“Our attitude was, ‘These needles and these condoms are different because we bless them,’” Barrios recalls. “And for sure, we were blessing them.”

He cites the second chapter of the Book of James as his motivation to continue the work that he and Rivera began, despite the challenges.

“The book of James is my favorite book of the Bible,” he says. “Chapter Two says, ‘Don’t tell me that you have faith. Show me what you’re doing, and I will tell you if you’re a person of faith.’”

“A lot of people want to deal with Christianity as a way of thinking. This is not a way of thinking, it’s a way of living. That’s why it’s so difficult.”

After nearly eight years, Barrios says, he and Rivera were able to take St. Ann’s above ground.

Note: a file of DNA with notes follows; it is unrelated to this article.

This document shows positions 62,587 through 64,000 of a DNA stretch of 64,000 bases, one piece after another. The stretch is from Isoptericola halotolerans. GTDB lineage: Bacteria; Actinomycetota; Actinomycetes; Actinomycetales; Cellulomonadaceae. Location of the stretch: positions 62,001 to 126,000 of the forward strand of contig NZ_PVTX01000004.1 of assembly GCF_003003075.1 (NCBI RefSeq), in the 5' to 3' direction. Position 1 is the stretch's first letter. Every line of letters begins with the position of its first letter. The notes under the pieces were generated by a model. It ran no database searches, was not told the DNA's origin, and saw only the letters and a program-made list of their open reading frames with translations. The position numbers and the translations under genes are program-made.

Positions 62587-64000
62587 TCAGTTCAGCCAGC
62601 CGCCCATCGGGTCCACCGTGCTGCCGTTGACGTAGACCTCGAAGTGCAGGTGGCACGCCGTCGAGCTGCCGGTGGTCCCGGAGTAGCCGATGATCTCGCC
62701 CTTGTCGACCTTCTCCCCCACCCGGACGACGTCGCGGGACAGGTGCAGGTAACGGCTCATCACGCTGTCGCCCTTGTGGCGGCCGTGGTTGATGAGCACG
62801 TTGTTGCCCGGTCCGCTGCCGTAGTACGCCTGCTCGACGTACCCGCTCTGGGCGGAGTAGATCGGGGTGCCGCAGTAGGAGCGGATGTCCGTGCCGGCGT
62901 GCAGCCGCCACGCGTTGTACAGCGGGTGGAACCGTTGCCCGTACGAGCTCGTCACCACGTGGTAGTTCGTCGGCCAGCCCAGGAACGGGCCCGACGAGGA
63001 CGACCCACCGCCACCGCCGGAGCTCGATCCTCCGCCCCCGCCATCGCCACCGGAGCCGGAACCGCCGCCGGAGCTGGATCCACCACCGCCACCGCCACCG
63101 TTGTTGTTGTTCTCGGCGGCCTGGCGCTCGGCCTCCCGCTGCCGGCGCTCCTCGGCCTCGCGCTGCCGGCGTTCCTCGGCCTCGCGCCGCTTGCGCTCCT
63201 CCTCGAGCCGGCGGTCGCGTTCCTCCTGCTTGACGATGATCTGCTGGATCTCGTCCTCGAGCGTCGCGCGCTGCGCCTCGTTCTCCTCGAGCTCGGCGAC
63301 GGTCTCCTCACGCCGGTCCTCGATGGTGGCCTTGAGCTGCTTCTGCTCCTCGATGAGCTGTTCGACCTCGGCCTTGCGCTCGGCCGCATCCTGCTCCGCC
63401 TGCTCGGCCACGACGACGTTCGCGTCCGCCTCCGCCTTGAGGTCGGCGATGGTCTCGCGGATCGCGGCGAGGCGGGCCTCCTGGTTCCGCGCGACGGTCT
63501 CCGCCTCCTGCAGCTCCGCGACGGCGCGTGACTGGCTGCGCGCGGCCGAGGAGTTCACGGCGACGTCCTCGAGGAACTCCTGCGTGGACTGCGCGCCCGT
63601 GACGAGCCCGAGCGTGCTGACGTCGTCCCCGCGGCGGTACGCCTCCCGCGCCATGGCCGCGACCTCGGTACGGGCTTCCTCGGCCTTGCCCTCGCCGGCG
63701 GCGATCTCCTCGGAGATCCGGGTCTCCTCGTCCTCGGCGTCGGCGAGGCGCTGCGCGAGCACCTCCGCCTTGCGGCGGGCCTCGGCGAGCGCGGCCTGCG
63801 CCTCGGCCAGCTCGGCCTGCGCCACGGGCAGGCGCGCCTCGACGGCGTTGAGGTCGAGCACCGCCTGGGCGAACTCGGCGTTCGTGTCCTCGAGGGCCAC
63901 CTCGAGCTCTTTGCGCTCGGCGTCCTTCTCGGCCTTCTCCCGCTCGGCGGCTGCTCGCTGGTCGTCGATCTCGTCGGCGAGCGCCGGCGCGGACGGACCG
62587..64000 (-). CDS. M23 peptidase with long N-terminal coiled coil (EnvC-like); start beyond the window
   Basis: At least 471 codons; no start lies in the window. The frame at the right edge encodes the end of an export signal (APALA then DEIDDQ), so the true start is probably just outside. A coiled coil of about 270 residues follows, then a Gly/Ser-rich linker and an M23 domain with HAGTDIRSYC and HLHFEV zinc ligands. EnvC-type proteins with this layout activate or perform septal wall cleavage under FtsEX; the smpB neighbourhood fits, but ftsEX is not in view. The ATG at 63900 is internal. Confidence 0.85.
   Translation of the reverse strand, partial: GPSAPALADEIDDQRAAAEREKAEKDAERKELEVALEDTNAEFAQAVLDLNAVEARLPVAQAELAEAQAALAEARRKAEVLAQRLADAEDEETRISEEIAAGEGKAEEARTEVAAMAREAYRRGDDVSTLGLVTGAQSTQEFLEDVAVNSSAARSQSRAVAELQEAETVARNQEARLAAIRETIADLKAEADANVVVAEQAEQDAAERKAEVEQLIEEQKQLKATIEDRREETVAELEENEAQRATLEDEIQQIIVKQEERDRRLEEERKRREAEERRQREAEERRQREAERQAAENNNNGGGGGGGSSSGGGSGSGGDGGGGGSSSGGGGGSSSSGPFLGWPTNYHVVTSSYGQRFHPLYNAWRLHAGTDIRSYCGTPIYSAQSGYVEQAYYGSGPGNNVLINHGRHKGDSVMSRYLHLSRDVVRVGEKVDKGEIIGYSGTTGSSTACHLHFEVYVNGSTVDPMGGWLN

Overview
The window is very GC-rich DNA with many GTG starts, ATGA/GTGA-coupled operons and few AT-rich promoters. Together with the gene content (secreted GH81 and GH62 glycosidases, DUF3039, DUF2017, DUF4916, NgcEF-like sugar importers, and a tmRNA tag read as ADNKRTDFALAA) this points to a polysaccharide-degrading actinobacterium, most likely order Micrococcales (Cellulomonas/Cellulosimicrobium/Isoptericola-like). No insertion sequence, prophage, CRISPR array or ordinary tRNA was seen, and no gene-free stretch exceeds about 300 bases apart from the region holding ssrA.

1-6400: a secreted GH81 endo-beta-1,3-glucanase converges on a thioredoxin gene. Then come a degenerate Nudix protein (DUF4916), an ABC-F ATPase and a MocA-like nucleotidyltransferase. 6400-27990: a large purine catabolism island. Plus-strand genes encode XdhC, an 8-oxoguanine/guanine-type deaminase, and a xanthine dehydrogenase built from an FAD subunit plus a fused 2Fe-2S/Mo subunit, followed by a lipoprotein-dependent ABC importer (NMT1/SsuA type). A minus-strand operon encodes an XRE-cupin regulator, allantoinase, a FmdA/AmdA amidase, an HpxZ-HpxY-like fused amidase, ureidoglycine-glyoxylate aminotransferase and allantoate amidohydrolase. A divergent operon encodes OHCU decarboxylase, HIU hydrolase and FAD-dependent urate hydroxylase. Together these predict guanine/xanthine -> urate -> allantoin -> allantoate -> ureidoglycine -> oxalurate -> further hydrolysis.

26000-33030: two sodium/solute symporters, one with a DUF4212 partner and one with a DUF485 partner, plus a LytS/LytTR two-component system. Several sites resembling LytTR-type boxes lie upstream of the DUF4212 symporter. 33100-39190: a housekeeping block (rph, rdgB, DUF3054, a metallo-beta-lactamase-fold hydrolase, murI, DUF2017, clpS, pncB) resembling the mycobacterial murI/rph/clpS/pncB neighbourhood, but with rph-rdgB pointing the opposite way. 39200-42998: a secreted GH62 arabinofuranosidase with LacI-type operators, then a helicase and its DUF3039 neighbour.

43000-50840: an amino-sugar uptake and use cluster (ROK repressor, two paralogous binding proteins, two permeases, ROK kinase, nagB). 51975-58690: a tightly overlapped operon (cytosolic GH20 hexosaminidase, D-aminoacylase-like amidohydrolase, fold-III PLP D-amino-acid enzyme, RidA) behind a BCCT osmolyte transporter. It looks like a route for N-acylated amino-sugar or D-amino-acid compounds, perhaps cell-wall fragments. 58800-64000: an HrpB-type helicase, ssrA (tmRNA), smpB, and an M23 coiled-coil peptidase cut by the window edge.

“Joyce is an anthropologist and was compiling research as we worked,” he says. “We were able to show that needle exchange programs can reduce the incidence of HIV/AIDS by 35 percent.”

Barrios now serves on the board at SACHR, and has opened a harm reduction center in the Washington Heights neighborhood in Manhattan, where he is the priest-in-charge of Holyrood Episcopal Church.

He volunteers as part of the field team at SACHR on Tuesday afternoons, and on Fridays near 149th Street and Third Avenue.

Barrios says that he’s happy about the increased legality and public acceptance of needle exchange and harm reduction, but that the recent acknowledgment of opioid use as a public health crisis – as opposed to a criminal one – is bittersweet.

“When it’s black people, or Latino, they don’t give a shit. Okay?” he says. “But now that it is white people—Staten Island has the highest incidence of people dying of overdoses of heroin. And these are white people. They’re not black and Latinos. Anyway, we’re going to take advantage.”

Read our special series Opioid Addiction: Local Face on a National Crisis